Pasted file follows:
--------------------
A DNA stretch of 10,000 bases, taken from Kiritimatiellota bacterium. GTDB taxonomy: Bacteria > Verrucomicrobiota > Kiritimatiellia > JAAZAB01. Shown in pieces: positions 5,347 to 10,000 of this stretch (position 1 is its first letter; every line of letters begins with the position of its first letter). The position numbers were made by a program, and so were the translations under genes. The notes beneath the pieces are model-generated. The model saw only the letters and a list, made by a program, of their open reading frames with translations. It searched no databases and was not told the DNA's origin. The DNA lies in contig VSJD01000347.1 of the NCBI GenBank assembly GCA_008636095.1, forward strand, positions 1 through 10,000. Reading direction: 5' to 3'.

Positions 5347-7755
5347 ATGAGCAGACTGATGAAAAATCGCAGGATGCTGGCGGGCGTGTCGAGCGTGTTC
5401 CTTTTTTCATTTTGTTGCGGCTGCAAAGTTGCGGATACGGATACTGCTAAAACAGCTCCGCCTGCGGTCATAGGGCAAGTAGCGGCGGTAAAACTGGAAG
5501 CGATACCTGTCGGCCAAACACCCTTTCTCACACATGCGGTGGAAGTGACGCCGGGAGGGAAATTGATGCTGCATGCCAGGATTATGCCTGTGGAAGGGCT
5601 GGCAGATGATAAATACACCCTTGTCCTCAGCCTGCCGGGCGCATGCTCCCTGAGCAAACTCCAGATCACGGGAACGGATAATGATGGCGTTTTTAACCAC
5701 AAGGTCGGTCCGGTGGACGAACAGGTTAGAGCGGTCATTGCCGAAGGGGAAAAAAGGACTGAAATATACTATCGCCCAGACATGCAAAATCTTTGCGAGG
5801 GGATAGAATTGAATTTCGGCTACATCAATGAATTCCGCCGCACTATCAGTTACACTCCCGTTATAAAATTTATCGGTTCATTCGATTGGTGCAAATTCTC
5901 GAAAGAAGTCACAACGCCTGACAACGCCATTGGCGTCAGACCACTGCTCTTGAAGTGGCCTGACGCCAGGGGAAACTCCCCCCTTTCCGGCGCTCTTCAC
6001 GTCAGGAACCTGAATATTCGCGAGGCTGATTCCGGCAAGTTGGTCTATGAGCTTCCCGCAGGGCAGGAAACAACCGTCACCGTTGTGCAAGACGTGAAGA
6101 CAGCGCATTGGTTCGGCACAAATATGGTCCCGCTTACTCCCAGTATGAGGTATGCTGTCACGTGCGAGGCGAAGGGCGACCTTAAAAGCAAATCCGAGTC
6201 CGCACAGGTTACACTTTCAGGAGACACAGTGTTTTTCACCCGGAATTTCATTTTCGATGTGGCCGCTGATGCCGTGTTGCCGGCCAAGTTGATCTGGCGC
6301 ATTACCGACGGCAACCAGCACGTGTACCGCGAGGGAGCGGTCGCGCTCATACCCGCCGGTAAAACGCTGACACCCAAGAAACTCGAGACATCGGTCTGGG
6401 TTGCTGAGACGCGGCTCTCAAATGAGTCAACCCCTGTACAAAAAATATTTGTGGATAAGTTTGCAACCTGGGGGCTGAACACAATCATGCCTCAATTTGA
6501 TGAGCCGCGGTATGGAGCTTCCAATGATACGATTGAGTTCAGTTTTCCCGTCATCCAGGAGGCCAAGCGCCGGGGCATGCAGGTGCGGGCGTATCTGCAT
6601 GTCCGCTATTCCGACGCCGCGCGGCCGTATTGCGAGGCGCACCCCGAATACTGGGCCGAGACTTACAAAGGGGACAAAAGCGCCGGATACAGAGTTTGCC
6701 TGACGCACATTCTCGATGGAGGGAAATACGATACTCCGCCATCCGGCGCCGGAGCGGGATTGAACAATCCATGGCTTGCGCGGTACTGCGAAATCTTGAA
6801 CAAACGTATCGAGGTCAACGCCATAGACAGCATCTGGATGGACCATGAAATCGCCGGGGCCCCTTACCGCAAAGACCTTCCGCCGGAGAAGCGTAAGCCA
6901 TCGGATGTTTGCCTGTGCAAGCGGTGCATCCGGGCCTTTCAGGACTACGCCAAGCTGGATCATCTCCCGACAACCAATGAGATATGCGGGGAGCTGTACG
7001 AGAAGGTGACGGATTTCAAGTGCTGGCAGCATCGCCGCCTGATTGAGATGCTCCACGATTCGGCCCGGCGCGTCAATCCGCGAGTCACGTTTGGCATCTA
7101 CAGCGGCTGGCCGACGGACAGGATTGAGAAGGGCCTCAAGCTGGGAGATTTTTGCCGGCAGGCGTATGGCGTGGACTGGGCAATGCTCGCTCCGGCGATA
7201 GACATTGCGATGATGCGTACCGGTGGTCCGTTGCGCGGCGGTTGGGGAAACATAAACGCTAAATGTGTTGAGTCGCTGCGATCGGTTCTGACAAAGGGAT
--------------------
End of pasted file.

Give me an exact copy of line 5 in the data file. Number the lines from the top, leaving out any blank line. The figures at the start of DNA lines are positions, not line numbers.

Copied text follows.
5501 CGATACCTGTCGGCCAAACACCCTTTCTCACACATGCGGTGGAAGTGACGCCGGGAGGGAAATTGATGCTGCATGCCAGGATTATGCCTGTGGAAGGGCT